A stamp commemorating a major step forward for women across the nation will be unveiled in Niota later this month.
The stamp honoring the 100-year anniversary of the passage of the 19th Amendment will be showcased for the first time during a ceremony in Niota on Saturday, Aug. 29.
This is one of several celebratory events the city has planned to celebrate the vote of Niota native Harry T. Burn in 1920 that legalized women voting.
The event, hosted by the Niota Depot Preservation Committee, will begin at 11 a.m. at the Niota Depot and will feature people getting the chance to buy commemorative stamps, envelopes and other memorabilia.
The event will require masks to be worn and social distancing will be regarded as well.
Scheduled speakers during the event include Evonne Hayes, Joe Guy, Mark Cochran, Mike Bell, John Gentry, Lois Preece, Boots Snyder, Becky Duncan-Massey and descendants of Harry T. Burn.
“We’re doing everything we can to make sure people stay safe,” Burn’s great-grand nephew Tyler Boyd said.
There will be a livestream of the event available as well.
Boyd stressed the importance of Burn’s vote in regard to the impact citizens can have on history.
“It shows people that when you have Burn doing what he did as a state representative … he’s an ordinary, engaged citizen,” Boyd said. “He was young and he found himself able to enact significant legislation. I hope people realize you can have a big impact.”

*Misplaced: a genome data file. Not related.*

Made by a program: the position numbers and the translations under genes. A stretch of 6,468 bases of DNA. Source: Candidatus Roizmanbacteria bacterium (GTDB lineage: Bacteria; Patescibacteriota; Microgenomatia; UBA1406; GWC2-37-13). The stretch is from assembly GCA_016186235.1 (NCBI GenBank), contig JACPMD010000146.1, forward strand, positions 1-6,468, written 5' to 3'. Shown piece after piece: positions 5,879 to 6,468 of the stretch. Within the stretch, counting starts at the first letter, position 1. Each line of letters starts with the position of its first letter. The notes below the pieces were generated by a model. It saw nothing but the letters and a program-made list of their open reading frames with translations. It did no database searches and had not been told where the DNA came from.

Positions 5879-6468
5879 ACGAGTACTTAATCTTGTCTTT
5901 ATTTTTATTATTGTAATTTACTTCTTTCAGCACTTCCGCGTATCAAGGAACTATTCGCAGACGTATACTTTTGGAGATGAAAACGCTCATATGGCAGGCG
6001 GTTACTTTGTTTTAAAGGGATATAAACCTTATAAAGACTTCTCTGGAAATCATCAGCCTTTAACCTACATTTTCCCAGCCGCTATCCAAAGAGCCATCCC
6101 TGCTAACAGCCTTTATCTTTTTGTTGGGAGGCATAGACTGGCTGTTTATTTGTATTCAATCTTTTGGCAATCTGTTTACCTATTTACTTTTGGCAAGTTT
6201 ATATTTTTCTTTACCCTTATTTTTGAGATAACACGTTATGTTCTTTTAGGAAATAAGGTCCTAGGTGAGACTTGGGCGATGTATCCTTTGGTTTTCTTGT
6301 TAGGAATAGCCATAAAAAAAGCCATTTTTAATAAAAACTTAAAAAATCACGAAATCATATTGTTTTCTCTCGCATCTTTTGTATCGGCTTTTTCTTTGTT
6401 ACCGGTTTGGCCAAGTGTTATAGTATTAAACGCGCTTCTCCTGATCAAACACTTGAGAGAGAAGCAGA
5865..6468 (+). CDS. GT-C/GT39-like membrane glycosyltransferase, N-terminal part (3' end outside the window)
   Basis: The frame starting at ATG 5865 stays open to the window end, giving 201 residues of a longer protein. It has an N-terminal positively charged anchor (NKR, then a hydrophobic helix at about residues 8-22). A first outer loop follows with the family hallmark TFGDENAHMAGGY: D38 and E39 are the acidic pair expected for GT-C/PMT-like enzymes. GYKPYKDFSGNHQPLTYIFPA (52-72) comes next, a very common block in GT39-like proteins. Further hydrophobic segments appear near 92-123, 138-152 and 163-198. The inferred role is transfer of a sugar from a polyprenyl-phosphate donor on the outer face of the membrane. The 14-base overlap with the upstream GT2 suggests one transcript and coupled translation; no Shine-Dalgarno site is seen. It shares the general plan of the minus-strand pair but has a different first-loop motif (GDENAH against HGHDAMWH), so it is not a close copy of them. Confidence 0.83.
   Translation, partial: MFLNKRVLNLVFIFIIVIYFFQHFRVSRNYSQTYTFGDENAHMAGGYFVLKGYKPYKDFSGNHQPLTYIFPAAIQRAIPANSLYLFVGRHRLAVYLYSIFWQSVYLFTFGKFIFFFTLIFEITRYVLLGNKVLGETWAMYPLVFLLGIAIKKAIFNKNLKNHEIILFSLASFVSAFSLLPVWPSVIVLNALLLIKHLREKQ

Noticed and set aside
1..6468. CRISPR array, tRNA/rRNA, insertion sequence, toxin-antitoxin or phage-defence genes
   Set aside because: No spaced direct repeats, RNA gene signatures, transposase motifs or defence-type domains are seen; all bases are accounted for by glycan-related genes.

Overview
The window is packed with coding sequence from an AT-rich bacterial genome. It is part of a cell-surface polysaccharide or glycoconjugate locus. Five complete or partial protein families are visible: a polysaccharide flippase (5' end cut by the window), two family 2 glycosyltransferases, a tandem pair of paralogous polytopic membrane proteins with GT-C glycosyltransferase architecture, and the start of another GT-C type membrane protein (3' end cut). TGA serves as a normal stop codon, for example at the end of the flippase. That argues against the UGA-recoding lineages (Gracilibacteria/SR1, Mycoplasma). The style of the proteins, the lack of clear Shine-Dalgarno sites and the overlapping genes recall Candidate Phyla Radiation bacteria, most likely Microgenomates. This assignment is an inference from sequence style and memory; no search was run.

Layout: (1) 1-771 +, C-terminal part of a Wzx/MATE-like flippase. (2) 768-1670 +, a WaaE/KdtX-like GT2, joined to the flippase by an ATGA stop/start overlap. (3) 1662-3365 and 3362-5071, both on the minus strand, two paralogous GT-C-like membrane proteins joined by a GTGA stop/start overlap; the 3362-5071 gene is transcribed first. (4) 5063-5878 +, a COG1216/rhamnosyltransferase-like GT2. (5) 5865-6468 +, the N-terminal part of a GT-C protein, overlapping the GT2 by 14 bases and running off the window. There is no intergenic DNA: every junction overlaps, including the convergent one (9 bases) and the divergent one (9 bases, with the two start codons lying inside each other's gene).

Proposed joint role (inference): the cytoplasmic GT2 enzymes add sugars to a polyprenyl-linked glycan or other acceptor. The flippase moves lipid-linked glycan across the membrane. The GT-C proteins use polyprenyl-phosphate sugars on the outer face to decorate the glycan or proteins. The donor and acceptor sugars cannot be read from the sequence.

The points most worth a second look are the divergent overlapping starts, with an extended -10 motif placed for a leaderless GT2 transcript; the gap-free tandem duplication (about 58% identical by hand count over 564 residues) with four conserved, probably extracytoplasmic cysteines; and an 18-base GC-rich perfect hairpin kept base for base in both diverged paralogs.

As a result, Boyd said he looks forward to seeing a lot of local people at the event on Aug. 29.
“Everyone should be proud of that and we hope they come celebrate,” he said.
Frances Powers, a member of the preservation committee, recalled the excitement she felt when she first learned of Burn’s history and where the house is he lived in.
“I couldn’t believe that was there the whole time and I didn’t know about it,” she said.
“I was so proud of it and all of McMinn County. This history belongs to the county.”
Powers said she thinks this is the sort of thing that should be publicized throughout the county.
“I think it ought to be taught in all schools in the county,” she said. “I’d like to thank the depot preservation committee for their hard work restoring the depot and them having this event.”